Review of the Historical Importance of the Oldest World Map (continued)


Shanhai Yudi Quantu Map c. 1425

This map is a Ming Dynasty document that is called "Shanhai Yudi Quantu." The geographic features on this map serve as Temporal Markers for the achievements of the Ming Navy in the early 15th century. When Matteo Ricci arrived in Beijing in 1601, he had his subordinates find an example of the traditional Ming world geography. They produced a copy of the Shanhai Yudi Quantu Map that was probably made between 1425 and 1435. The Jesuit motive in finding this map was to identify a bona-fide document that could be compared to a more recent European map by Ortelius. It was at this time that the Jesuits added such modern titles as “North and South America” to the traditional map. The Jesuit plan was to place the two types of maps side-by-side in order for the Chinese to make a comparison of the maps. According to Jesuit historian Victor DeMattei, it would be obvious to the Chinese that the European map was superior in its accuracy to the traditional Ming map. In this manner, the Jesuits hoped to gain converts to the European religion. Portions of the original Ming Shanhai Yudi Quantu showed up on Portuguese maps in 1436 and later on the Waldseemüller Inset Map of 1507. So we can be confident that the Jesuit copy of the traditional map was accurate.

This map shows some of the improvements that resulted from Zheng He's voyages. It no longer has a South Seas Australia. The Polar Australia is identified as a land that has parrots and is very hot. South America has lost its bulge along the Chilean coast, Norway and England are finally on the map, and the North Polar Isles have vanished.

Thompson established the early Ming provenance of this map at the Zheng He Symposium at the Library of Congress, Washington, DC, in May of 2005. The map is known by at least three somewhat different examples--one of which is at Yale University. It was originally printed in China in editions numbering in the thousands of copies. It was reviewed in John Harley and David Woodward’s book, The History of Cartography.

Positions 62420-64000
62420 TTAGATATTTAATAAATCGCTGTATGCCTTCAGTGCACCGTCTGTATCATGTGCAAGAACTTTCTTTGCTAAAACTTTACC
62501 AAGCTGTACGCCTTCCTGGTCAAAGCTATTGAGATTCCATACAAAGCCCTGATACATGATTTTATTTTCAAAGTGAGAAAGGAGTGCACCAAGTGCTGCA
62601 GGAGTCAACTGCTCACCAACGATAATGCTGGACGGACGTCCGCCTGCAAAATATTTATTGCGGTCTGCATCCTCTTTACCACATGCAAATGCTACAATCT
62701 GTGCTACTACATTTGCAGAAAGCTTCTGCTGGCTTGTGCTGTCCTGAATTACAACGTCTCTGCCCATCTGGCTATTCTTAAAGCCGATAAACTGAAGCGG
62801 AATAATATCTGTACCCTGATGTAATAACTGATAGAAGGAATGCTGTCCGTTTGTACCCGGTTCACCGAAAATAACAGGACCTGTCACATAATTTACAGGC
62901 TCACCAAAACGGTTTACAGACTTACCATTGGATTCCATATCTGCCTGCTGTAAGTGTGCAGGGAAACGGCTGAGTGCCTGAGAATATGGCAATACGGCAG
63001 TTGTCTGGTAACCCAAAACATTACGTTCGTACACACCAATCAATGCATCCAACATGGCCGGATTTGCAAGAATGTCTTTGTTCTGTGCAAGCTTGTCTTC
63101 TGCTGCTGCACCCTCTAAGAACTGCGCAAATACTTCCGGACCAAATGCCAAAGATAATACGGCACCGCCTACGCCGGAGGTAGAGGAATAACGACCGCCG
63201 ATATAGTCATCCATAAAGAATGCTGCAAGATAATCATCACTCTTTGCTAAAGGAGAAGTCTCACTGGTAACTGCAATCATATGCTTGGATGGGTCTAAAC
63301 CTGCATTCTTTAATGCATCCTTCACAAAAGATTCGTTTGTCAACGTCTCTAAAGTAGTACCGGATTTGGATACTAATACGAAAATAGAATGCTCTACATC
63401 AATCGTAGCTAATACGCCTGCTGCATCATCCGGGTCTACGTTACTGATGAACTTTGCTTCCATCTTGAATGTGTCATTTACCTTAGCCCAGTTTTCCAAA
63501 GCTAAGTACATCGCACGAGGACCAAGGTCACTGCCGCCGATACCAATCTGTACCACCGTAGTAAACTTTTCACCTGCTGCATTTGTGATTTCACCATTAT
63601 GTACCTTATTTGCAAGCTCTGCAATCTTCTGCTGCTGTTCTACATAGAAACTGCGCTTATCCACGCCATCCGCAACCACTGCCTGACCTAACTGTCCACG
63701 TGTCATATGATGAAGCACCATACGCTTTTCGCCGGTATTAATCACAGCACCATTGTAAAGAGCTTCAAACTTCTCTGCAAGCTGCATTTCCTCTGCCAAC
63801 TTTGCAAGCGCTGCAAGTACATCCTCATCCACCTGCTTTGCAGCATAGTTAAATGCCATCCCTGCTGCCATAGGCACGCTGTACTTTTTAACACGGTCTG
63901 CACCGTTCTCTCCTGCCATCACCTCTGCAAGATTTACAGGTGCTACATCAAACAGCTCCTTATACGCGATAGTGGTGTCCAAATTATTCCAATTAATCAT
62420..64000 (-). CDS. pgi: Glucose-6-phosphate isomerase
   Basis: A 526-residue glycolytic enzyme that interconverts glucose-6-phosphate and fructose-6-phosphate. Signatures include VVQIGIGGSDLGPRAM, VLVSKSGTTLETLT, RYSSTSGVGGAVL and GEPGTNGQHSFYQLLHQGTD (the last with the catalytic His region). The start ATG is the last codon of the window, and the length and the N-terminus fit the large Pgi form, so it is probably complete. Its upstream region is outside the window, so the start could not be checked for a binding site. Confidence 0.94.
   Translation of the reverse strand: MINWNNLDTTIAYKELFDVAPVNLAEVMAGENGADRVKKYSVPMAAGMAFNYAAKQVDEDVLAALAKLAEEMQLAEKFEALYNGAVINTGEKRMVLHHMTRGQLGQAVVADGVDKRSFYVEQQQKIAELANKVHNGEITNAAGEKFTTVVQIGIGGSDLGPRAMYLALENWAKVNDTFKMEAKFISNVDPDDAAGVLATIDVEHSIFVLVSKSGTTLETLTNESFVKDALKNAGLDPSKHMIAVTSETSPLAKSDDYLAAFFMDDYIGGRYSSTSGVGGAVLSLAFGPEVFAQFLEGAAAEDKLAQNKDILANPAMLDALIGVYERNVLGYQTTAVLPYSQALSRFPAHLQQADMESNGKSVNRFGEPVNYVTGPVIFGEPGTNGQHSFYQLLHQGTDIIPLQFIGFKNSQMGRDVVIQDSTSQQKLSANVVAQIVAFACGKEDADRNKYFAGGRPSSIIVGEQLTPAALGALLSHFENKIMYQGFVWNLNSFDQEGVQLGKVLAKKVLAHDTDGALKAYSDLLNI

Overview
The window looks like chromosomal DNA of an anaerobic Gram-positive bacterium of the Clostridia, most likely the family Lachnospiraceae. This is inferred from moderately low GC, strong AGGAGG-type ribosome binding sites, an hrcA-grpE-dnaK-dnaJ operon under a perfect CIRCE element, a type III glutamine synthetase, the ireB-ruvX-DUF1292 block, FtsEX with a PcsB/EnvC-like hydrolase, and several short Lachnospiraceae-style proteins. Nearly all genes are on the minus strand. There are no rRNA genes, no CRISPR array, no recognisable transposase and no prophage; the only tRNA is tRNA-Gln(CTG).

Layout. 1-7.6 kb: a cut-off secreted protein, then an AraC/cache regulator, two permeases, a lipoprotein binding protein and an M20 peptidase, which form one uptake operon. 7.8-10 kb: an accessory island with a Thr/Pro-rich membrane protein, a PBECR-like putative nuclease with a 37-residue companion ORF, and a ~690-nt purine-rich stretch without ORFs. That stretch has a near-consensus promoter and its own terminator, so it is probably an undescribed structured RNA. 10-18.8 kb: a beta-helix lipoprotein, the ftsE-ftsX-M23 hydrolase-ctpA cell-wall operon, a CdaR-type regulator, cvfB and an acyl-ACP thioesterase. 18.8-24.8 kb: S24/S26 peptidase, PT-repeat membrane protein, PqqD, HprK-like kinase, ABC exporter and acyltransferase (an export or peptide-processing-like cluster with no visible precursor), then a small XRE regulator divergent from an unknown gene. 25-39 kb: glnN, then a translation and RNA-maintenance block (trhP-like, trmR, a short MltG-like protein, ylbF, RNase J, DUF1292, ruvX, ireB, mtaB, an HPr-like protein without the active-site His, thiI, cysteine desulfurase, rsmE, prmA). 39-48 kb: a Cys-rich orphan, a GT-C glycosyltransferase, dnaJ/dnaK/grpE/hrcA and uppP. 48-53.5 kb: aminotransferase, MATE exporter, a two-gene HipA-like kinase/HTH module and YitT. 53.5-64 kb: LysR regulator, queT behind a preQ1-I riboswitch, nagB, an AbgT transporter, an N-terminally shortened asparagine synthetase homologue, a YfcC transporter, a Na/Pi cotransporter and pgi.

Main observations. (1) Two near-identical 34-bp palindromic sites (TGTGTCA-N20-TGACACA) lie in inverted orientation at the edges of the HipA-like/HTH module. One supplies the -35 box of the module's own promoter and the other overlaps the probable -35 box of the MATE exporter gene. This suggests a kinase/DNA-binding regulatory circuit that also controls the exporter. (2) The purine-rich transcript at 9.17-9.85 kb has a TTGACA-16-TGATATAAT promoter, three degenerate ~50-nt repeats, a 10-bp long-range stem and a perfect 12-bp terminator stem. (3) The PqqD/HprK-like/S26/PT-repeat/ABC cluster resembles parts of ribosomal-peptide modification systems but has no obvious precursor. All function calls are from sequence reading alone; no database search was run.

Zheng He's Achievements—Ming Maps of 1418 & 1425

We can gain some further appreciation for the improvements that resulted from the expeditions of Zheng He's mariners by comparing the North American regions on both the 1418 Ming Map and the 1425 Shanhai Yudi Quantu. The later map accurately shows California as a peninsula. The map also shows Labrador, Florida, and the Gulf of Mexico. By 1436, the Portuguese had obtained an accurate map of the Florida Peninsula—probably from Chinese sources (Andrea Bianco Map of 1436). By 1448, they had established the location of Brazil—probably with the aid of Chinese maps.


Impact of the 1418 Ming Map

This section from the Portuguese King's Map of 1502 (as copied by Cantino) features the dividing line that Spain and Portugal established by the Treaty of Tordesillas in 1494. Using a map that was largely derived from the 1418 Ming Map, the two European superpowers effectively divided between themselves the rights to world conquest. Spain got Cathay and the New World in the West; Portugal claimed Brazil, Africa, the Indian Ocean, and the Spice Islands. In the far north, Portugal claimed the Detached Labrador/Newfoundland region that had been misplaced on the Ming Map in the Eastern Hemisphere.